- By Natalie Dreier, Cox Media Group National Content Desk
The homes built in New Orleans Lower 9th Ward helped bring people back to their neighborhoods, but the houses built by Brad Pitt’s Make it Right foundation after Hurricane Katrina are falling apart and now the charity is being sued because those who moved into the homes say they are rotting and are dangerous, NBC News reported.
Some of the homeowners said the houses have mold and are collapsing. They have had electrical fires and gas leaks.
The homes were called unique but affordable when they were built 10 years ago, NOLA.com reported.
Those who moved into some of the 109 homes that were built are suing the foundation because they said the group built substandard homes.
“While the citizens of the 9th Ward are grateful to Brad Pitt, they are forced to file this lawsuit because the Make it Right Foundation built substandard homes that are deteriorating at a rapid pace while the homeowners are stuck with mortgages on properties that have diminished values,” the attorney for the group, Ron Austin, told NOLA.com.
The homeowners filed the suit in Orleans Parish Civil District Court on Friday.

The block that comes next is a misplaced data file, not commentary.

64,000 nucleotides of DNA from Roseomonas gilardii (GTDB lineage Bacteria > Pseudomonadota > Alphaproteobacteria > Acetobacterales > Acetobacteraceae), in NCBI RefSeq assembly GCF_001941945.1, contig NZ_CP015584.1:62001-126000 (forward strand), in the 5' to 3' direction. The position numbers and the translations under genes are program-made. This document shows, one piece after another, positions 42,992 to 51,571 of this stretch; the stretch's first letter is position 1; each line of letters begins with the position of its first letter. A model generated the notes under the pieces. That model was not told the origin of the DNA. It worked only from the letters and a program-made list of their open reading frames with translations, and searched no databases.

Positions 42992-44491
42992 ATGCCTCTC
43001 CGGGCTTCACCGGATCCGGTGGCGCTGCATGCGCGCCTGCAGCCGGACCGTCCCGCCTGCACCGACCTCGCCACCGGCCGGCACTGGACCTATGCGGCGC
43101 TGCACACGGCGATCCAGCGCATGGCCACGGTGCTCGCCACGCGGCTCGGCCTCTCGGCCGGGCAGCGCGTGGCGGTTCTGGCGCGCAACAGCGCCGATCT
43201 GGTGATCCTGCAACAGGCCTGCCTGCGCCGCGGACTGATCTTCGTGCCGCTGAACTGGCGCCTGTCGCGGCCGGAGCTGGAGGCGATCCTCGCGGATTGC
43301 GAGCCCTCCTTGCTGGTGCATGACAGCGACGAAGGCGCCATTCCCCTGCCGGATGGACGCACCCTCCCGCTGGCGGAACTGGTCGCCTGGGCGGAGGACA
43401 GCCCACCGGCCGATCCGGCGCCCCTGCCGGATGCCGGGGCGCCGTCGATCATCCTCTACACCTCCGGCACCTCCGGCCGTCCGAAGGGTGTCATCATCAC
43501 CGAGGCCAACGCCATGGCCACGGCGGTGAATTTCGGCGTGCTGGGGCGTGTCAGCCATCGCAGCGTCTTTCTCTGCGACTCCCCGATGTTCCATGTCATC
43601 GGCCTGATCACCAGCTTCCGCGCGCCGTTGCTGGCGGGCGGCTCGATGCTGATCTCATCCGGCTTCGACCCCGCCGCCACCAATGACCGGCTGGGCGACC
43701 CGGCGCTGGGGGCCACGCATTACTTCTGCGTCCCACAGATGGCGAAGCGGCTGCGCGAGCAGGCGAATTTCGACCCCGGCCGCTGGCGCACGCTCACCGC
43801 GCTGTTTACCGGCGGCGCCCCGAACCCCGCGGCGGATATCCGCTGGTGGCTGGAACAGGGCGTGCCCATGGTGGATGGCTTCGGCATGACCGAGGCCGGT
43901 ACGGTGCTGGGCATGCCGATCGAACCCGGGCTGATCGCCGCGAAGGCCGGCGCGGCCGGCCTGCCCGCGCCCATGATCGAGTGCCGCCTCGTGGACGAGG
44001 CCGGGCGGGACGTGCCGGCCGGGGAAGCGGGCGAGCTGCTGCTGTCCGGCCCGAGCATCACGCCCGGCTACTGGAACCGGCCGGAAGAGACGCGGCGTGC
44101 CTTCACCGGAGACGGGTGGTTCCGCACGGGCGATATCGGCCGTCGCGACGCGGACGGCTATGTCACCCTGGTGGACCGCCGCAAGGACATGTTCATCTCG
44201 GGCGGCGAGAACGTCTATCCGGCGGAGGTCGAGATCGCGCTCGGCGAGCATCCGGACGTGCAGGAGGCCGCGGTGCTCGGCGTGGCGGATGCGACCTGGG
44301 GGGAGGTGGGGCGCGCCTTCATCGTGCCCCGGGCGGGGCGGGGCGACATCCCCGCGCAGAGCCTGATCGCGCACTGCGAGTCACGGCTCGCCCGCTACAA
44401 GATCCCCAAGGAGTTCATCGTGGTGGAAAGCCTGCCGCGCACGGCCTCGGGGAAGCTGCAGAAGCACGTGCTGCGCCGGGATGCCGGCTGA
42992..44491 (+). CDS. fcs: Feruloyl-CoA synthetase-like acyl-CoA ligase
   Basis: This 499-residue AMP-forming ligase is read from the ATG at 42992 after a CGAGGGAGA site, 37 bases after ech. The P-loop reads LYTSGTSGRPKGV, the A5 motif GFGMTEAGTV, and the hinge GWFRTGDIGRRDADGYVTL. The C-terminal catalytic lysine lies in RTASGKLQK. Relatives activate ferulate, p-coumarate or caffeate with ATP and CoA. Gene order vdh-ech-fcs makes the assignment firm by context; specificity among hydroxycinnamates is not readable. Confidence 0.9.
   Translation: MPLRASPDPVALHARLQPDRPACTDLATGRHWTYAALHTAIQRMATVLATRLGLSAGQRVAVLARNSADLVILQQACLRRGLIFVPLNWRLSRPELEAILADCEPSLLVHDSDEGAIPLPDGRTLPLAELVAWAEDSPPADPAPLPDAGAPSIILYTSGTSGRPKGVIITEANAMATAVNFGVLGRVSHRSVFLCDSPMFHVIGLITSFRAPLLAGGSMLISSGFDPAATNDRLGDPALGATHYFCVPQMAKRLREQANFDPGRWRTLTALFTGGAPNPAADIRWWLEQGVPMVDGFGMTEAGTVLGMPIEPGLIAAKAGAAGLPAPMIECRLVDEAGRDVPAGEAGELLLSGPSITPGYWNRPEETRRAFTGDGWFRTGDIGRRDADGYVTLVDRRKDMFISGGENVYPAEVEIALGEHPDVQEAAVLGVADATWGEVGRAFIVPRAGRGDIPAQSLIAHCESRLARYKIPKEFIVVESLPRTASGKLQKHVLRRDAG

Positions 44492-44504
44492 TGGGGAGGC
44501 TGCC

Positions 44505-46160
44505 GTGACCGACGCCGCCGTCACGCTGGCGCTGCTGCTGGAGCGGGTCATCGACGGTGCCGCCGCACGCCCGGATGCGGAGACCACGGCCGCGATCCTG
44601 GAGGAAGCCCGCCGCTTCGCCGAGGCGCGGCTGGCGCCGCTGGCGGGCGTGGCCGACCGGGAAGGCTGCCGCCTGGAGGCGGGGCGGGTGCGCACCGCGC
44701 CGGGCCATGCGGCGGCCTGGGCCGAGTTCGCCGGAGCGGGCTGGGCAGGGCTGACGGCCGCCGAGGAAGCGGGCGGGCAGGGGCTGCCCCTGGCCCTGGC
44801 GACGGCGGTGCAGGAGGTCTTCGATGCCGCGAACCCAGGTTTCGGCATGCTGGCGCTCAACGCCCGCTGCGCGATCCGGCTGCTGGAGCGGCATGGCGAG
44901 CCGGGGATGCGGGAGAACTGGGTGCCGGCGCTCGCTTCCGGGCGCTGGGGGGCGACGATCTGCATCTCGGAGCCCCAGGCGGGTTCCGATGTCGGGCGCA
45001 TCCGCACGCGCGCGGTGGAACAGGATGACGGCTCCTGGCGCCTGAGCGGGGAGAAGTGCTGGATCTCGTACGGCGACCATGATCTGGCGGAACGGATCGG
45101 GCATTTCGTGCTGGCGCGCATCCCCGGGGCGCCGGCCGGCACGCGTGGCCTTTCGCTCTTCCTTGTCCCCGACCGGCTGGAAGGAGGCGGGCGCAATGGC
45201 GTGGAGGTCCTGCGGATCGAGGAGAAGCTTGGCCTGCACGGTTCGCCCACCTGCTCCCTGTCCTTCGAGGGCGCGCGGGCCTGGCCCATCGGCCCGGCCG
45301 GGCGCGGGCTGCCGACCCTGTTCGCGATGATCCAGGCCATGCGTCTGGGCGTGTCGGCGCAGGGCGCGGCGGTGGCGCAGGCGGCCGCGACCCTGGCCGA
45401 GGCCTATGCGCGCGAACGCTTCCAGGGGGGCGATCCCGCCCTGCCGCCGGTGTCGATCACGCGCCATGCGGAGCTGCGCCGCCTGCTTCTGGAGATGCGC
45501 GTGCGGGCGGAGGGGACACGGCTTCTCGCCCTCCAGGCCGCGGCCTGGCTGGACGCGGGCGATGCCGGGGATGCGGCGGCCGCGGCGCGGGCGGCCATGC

The homes’ designs and materials did not account for the region’s humid and rainy climate, NBC News reported.
The owners, according to the lawsuit, said they knew the homes had issues as early as 2014, but thought that the foundation would make repairs. From 2016 to 2018 , the foundation had inspections of the homes done, but the owners who asked for the reports produced from the inspections were not answered or were deferred, the complaint said. The lawsuit claims that the engineers found issues but the foundation did not tell owners about them as the homeowners got closer to Louisiana’s New Home Warranty Act deadlines, NOLA reported.
The suit also claims that Make It Right gave homeowners nondisclosure agreements that forced them into arbitration before making repairs. But the documents were not fully explained to the owners, according to the lawsuit.
The lawsuit was filed by two homeowners who say they are representing all who bought homes from the Make It Right Foundation, People magazine reported.